GRIP FORCE (lbs.) CABLE TENSION (lbs.) Carlson’s Design • Over-running clutch used to hold force • Performance very sensitive to shape of rollers • Flat spots due to wear rendered design unreliable

36 VMA Prehensor First Prototype
• 2D profile allowed quick CNC prototyping • $200 in machining costs • Aluminum components • Stock bearings • ~$100 materials VMA prototype with face plate removed

37 Robustness to Error in Excursion
• Excursion saved in sizing • Employed later to lower sensitivity to excursion by more than a factor of three VMA Prototype TRS GRIP II Grip Force at Figertip (lbs) Input Cable Excursion (in)

38 Robustness to Environment
•Users subject prehensors to varying conditions •Such conditions adversely affected performance VMA I PERFORMANCE UNDER VARYING ENVIRONMENTAL CONDITIONS INPUT CABLE TENSION (lbs) GRIP FORCE (lbs)

39 Ratchet Teeth Broached fine teeth into mating surfaces
Friction no longer determines performance

40 VMA Prehensor Second Generation Prototype
More agressive increase in mechanical advantage Holding assist enhanced through mechanism design


42 Results of Amputee Evaluation VMA Prehensor
• Provides greater range of motion while maintaining grasp • Works reliably under wide range of environmental conditions • Shifts prematurely with compliant objects • “Free-wheel” switch convenient to use – Provides alternate mode of operation

43 References --VMA Prehensor
Frey, D. D. and L. E. Carlson, 1994, "A body powered prehensor with variable mechanical advantage," Prosthetics and Orthotics International, vol. 18, pp Carlson, L. E. and R. Heim (1989). "Holding assist for a voluntary-closing prosthetic prehensor," Issues in the Modeling and Control of Biomechanical Systems, American Society of Mechanical Engineers, DSC-Vol. 17:79-87. Childress, D. S., and E. C. Grahn (1985). "Development of a powered prehensor". In 38th Annual Conference on Engineering in Medicine and Biology, p. 50. Taylor, C.L. (1954). "The biomechanics of the normal and of the amputated upper extremity," Human Limbs and Their Substitutes, McGraw Hill, New York, pp

44 Case Study Adhesive Application for Surface Mount of Large Body Packages
Dan Frey and Stan Taketani The authors wish to thank the Hughes Doctoral Fellowship program for its financial support.

45 Adhesive Application Design Issues
Typical adhesive pattern • Adhesives are required to: – Support mechanical loads – Transfer heat to sink • Robustness problems – Epoxy thickens during application – Air sometimes “burps” – Air gap height not repeatible –LBPs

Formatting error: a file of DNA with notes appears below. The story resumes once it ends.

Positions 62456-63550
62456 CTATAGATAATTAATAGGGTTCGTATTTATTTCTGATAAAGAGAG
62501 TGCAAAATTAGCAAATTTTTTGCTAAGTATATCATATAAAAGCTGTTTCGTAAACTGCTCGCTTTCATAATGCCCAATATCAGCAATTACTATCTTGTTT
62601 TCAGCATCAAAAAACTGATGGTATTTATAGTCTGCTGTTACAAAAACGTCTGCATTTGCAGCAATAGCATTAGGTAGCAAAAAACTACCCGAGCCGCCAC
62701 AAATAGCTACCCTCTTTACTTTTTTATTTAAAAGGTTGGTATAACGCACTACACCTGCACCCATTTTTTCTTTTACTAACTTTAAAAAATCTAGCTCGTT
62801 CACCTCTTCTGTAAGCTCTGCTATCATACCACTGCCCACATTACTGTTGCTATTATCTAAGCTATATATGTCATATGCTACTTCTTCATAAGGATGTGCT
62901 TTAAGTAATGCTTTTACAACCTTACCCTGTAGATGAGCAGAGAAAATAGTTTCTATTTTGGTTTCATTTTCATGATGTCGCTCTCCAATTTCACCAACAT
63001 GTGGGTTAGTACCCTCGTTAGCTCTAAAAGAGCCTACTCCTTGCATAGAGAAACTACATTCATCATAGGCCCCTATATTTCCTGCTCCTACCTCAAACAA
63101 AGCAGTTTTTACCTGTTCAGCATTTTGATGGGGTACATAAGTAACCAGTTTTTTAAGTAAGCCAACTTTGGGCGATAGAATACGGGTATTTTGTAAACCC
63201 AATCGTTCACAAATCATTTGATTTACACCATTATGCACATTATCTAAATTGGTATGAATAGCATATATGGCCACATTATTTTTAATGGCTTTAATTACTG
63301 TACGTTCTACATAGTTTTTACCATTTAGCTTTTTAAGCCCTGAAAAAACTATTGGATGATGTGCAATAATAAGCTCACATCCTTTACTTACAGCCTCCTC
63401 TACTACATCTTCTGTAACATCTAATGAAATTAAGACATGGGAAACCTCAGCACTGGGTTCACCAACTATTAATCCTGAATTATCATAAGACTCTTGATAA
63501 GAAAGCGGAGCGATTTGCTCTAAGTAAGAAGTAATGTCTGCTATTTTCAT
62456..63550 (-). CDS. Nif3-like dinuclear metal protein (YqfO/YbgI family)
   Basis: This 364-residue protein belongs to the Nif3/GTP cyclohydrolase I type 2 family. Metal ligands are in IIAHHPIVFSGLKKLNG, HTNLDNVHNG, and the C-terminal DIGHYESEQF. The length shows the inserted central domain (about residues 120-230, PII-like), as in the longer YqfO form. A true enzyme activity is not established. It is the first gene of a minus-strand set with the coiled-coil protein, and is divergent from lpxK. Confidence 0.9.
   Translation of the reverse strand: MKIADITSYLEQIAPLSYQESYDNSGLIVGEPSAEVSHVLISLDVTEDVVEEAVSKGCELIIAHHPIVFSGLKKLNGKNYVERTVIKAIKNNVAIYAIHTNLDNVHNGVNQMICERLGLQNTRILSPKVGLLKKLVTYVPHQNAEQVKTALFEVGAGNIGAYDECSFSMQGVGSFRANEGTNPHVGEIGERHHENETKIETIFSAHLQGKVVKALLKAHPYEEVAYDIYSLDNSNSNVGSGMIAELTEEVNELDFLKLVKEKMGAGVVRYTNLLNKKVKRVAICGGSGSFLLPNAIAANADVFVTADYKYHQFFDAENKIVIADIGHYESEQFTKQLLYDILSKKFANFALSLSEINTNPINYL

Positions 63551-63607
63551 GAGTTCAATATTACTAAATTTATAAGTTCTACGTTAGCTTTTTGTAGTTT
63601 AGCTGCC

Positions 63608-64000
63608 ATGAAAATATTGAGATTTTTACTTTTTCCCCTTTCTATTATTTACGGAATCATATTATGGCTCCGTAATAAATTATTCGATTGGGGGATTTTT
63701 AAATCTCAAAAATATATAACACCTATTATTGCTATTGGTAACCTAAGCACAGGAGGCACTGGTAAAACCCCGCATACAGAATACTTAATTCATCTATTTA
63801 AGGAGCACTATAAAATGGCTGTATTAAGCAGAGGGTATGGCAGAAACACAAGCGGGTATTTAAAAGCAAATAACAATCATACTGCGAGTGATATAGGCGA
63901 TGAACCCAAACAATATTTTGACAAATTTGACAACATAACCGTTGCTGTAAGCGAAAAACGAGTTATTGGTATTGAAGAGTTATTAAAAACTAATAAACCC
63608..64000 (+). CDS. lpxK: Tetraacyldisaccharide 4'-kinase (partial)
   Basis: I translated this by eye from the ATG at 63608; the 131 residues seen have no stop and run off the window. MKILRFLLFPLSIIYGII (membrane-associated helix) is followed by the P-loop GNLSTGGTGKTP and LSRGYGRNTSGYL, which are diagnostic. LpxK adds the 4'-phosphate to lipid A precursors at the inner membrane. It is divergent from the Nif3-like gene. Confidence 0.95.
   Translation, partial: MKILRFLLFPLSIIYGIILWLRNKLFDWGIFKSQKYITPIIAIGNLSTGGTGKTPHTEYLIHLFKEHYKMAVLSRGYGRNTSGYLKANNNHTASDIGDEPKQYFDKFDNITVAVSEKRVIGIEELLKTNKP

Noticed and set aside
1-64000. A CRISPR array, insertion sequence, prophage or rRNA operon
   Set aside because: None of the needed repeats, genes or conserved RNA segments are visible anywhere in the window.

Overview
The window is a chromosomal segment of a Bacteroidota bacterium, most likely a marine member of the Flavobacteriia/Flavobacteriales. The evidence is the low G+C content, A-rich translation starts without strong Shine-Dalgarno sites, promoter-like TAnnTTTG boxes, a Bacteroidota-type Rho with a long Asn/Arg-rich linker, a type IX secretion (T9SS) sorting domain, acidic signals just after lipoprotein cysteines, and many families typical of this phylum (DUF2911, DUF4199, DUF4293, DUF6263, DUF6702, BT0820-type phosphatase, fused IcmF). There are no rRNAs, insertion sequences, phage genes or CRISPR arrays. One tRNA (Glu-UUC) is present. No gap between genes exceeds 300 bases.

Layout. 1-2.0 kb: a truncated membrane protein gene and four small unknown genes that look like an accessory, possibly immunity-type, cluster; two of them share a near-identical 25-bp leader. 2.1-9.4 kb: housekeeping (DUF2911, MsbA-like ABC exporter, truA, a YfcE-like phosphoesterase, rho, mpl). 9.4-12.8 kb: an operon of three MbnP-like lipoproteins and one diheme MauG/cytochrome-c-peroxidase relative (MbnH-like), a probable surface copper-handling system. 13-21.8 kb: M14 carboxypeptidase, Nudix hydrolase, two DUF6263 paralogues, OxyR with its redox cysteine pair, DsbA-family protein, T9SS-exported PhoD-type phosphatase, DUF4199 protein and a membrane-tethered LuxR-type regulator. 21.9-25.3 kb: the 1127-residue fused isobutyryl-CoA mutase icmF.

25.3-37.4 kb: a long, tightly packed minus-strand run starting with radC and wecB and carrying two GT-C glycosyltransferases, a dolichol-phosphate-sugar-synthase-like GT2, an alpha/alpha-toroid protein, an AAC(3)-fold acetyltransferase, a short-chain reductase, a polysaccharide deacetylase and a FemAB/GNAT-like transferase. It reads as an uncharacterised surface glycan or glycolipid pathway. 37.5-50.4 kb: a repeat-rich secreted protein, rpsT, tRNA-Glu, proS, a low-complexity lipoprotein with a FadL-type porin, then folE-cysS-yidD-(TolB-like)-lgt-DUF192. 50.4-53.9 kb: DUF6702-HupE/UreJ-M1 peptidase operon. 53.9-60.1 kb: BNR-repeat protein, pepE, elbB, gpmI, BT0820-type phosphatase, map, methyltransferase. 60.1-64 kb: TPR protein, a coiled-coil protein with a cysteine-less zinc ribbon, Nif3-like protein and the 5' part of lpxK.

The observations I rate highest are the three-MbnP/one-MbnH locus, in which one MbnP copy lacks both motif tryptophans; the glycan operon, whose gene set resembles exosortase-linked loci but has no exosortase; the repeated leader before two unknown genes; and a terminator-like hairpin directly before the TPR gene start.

46 P-Diagram Product / Process Noise Factors Signal Factor Response
Control Factors Signal Factor Response

47 Compression of a Single, Long Bead
F/L (lbs/in) dh/dt MCM Body Adhesive Bead PWA Upper Surface u(x,t,y) Pressure (psi) h(t) W(t) Navier-Stokes highly viscous conserve mass integrate

48 Multiple Beads with Air Pockets
Pressure Profile During Rampup gauge pressure onder MCM (atm) X (inches)

49 Eliminating “Squeeze-Out” Despite Viscosity Variation
• When beads touch one another, downward motion is arrested • Design rules exploit this phenomena margin>bead pitch

50 Estimating Percent Coverage
sparse coverage = sparse coverage dense coverage Thinnest air gaps set component height Wider air gaps are areas of sparse coverage

51 Adhesive Flow Model Preliminary Verification
Used dispense test data to estimate μ Used μ, P, and V to calculate bead shape Used force schedule to estimate final height and percent coverage

52 Postage Stamp and Tape Postage stamp protects the circuitry
Tape allows easier rework BUT --MCM to PWA gap cut from 13 mils to 7.5 mils Fα1/h3 --over 400%more force req’d Force Pads Tape MCM Body Leads PWA Adhesive Bead Postage Stamp

53 Accomodating Equipment Limitations
Robot can only apply 7 lbs seating force Air pockets support substantial load (>50%) - Open air gaps (when practicable) -Switch to thinner beads

54 Gaps in Adhesive Coverage
Model predicted existence of gaps in coverage under certain conditions Air pockets support substantial load (>50%) Experimentally observed later Given gap location, they might not have been detected early enough

55 Dispense Problems Due to PWA Waviness
Nozzle too far above PWA --flow partially blocked. Just right. Nozzle too close to PWA --bead breaking and dragging.

56 Dispense Parameter Selection
Dragging Gapping Force Plugging h

57 Next Steps • Next off-campus session • Course evaluations
• Term project presentations • Good luck!